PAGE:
Date of Award
Master of Science
Department of Engineering Physics
Kirk A. Mathews, PhD
Many try modeling groundwater contaminant transport to predict it. Is this possible with rate-limited processes, and under what conditions? On occasion, cleanups go slower than predicted (tailing) and hazardous concentrations reappear after cleanup is thought complete (rebound). Rate-limited transport is blamed by many. When immobile water is present, diffusion from varied sizes and shapes of immobile regions can cause varied rate limitations (due to varied diffusion path lengths). Although known, most modelers represent these varied rate-limiting processes with a single 'representative' rate-parameter. This can yield poor predictions for long-term experiments, and the parameter is generally time and pump-rate dependent. This model employs a distribution of first-order rate parameters to investigate the effects of using a single rate-parameter. Spatial effects are ignored by using volume-averaged concentrations (a point, well-mixed model) and dilutive pumping and rate-limited transport are modeled to isolate rate-limited transport for study. A three-parameter Gamma distribution defines the rate parameter continuum. A clean flow approximation is used extensively, and pulsed pumping is examined briefly. An effective time and pump-rate dependence is seen in the average rate. Long-term soil and contaminant transport characteristics along with uptake history or good experimentally-derived initial contaminant presence are concluded as necessary for accurate predictions.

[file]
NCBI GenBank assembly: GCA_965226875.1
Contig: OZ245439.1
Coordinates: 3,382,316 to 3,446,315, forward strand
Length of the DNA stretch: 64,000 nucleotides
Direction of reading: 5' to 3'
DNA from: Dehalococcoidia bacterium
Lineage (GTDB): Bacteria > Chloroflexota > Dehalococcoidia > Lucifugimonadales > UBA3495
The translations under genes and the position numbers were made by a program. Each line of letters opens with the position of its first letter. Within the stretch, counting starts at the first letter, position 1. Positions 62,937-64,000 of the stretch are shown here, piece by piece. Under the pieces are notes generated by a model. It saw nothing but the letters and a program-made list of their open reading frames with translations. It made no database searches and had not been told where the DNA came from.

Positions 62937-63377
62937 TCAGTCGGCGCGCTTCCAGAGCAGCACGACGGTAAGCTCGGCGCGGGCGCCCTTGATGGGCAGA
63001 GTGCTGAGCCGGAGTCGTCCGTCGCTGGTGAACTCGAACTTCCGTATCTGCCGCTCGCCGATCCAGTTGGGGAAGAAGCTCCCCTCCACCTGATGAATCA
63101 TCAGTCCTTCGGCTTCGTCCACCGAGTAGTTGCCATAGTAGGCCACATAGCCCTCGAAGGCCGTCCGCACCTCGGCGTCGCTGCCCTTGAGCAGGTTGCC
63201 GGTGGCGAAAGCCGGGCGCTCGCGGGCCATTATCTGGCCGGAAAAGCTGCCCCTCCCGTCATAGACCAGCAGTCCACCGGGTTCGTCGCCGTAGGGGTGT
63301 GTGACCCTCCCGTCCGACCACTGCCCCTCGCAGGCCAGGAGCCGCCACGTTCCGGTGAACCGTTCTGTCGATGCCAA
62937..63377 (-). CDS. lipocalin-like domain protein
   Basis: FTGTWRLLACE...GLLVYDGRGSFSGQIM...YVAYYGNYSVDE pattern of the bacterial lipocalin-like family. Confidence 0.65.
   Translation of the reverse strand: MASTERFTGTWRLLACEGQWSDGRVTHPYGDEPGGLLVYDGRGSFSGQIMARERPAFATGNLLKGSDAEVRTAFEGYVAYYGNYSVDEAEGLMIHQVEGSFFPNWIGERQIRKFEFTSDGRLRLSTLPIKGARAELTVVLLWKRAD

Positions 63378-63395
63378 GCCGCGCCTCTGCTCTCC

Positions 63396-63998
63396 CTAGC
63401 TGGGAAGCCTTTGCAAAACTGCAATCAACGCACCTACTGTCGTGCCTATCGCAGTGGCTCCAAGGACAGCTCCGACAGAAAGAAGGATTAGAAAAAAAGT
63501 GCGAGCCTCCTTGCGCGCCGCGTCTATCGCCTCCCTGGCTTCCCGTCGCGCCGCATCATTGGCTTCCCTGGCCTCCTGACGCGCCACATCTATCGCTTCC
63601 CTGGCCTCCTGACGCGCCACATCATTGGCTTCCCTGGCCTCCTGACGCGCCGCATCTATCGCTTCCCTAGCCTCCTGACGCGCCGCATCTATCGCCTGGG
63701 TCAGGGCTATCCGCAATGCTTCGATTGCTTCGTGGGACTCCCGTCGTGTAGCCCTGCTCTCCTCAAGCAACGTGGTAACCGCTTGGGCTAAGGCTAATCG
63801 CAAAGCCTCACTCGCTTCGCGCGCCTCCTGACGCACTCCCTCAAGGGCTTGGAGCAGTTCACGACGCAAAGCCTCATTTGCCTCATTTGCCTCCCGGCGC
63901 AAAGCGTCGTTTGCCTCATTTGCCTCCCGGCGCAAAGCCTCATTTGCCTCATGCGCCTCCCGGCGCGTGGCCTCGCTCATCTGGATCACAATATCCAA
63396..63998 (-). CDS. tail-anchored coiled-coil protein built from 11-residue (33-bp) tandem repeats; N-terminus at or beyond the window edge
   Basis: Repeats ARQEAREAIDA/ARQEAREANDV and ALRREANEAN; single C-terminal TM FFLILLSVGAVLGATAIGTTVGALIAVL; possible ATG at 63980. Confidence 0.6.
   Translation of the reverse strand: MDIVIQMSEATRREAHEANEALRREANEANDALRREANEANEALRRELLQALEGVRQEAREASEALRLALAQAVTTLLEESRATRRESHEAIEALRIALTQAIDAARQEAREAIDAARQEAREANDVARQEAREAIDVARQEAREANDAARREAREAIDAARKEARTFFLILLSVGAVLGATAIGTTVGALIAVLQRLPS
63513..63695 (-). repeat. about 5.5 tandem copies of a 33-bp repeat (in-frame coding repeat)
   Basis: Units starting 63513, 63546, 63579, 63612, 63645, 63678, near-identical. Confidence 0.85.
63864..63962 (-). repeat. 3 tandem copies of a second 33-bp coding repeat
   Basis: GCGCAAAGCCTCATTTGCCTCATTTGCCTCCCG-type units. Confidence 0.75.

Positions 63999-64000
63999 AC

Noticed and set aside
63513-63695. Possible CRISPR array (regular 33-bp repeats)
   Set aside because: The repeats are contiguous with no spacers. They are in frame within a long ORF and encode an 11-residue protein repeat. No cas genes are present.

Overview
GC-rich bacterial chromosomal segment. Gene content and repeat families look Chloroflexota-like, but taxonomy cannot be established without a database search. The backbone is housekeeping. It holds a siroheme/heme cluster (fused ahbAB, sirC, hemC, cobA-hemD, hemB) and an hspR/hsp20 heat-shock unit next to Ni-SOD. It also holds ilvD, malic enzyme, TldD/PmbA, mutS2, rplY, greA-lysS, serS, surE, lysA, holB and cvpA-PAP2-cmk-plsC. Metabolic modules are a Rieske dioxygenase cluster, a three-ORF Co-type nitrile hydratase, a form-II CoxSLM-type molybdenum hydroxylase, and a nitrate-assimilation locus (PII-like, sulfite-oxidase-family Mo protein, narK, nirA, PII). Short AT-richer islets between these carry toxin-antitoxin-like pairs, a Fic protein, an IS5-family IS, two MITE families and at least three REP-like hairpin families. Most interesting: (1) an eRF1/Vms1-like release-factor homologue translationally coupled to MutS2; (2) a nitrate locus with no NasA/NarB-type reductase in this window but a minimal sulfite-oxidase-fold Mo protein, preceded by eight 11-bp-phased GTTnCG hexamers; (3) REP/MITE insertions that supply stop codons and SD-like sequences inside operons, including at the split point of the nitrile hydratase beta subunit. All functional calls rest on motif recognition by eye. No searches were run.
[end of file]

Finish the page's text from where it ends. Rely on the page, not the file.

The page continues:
DTIC Accession Number
Hodge, Jon E., "A Point Model of Aquifer Cleanup with a Distribution of First-Order Rate Parameters" (1995). Theses and Dissertations. 6131.